AIDS in Malawi
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JONATHAN SILVERS: The harvest has begun in southern Malawi and the maize crop is largely a failure. The rains came early in the planting season; storms or rare intensity that washed away seeds and shoots. The drought that followed stunted the remaining crop and left farmers no chance to replant. After two years of meager harvests, the country’s food reserves are depleted and villagers, already malnourished, are speaking openly of famine.
IWENI BONONGWE, Farmer (Translated): People are going without food for many days and are selling anything they can for money to buy food.
JONATHAN SILVERS: Iweni Bonongwe is a farmer in the province of Mangochi. Since January, he’s lost two- thirds of his maize crop, the staple for his family of seven.
IWENI BONONGWE (Translated): The children are very weak because there is no food. They’re very sick. Even if they go to school, they can’t concentrate. No one cares about us. There’s been no assistance. My neighbors are all suffering. There’s a woman not far from here, she and her children are starving and they’re all alone.
JONATHAN SILVERS: The woman is named Margaret Kulekana. A widow, she lost one of her four children earlier this year to malnutrition and is now struggling to feed her family. Like many women in Southern Africa, the AIDS pandemic has left her alone in that struggle. The hardships imposed by the drought have been compounded by the death of her husband, who is believed to have died from AIDS- related complications.
MARGARET KULEKANA (Translated): We were living in the city of Zomba. My husband died after a long illness and we came here to live with my parents. I came here because I had some problems. I was removed from my house. There were some people interfering with my property.
JONATHAN SILVERS: The people were her husband’s family. The “interference” she experienced is known legally as dispossession, and more commonly as property-grabbing. Weeks after her husband’s death, Margaret and her children were besieged by his relatives.
MARGARET KULEKANA (Translated): They grabbed everything in the house. We had a prosperous home and they snatched the cooking utensils and iron roof, the furniture, everything.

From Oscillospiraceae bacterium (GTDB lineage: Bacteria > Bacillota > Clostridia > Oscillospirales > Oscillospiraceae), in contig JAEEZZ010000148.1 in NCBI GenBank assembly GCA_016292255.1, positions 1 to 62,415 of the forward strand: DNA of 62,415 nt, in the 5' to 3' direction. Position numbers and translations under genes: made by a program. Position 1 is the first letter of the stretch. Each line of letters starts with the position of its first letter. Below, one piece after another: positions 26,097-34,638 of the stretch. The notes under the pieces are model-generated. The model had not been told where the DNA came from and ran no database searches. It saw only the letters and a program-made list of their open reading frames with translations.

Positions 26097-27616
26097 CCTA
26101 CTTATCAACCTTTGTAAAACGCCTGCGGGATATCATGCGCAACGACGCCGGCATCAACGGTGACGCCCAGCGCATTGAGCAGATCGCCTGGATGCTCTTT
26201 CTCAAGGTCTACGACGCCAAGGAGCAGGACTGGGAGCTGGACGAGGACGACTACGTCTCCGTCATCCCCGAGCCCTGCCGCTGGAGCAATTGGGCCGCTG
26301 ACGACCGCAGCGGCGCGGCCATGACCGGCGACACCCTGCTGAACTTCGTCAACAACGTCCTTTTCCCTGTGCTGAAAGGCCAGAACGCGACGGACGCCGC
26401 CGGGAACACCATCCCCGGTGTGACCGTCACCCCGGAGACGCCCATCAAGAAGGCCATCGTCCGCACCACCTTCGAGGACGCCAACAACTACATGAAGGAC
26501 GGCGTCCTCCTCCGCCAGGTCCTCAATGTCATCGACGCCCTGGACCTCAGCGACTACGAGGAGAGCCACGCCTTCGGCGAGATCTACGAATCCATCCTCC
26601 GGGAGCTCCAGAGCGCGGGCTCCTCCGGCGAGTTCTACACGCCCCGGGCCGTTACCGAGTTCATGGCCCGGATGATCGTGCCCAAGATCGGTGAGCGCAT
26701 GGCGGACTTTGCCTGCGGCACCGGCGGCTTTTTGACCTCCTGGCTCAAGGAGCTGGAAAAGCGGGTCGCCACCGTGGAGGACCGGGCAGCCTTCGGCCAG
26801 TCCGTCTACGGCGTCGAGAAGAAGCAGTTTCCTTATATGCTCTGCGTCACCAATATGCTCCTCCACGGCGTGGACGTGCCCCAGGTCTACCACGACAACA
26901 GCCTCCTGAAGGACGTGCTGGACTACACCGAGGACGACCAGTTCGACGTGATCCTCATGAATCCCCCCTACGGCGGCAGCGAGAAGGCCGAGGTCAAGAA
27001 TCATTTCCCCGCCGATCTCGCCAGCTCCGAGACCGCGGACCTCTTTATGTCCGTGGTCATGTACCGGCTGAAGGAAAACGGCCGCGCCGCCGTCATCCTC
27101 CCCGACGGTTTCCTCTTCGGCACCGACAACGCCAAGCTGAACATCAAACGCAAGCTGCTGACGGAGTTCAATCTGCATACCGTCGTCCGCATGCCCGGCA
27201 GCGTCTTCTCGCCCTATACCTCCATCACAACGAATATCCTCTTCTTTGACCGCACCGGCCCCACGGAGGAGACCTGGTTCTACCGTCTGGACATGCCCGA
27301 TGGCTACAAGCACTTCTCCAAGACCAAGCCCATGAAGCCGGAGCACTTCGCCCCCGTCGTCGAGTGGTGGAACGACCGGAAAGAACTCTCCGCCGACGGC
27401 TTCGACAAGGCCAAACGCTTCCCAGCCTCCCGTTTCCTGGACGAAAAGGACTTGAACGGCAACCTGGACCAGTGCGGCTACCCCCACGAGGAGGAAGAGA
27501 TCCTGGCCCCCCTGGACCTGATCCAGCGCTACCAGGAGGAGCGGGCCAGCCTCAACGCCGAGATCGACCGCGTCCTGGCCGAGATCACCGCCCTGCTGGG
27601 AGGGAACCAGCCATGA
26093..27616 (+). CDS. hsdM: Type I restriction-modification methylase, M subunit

JONATHAN SILVERS: Margaret has lived with her children and parents for three years in a one-room hut. It’s a far cry from the five- room house she called home. Last year, her adopted son Julius found a job in their old town, 50 kilometers away. He’s 16 and comes every month to bring his family the little food he can spare. A generation ago, dispossession was an exceptional event. But since the AIDS pandemic began 20 years ago, the exceptional has become commonplace. The disease has claimed more than 15 million lives in sub-Saharan Africa. Combined with poverty and unemployment, it is altering basic social relationships.
ELIZABETH HUGHES, UNICEF, Malawi: Social relations have been affected by the HIV/AIDS pandemic particularly when it comes to the role of the extended family. Whereas in the past the extended family was very close, very cohesive, now we’re moving more towards the nuclear family and the fragmentation of the community. You see it also because the community has… are so desperate for resources that they are willing to consider the property more valued than the custody and the care of the widow and orphans.
JONATHAN SILVERS: Joyce Giya’s descent into poverty was especially extreme. Her husband was once a member of parliament. He died in 1999 after a two-year battle with HIV. Joyce now has little but memories.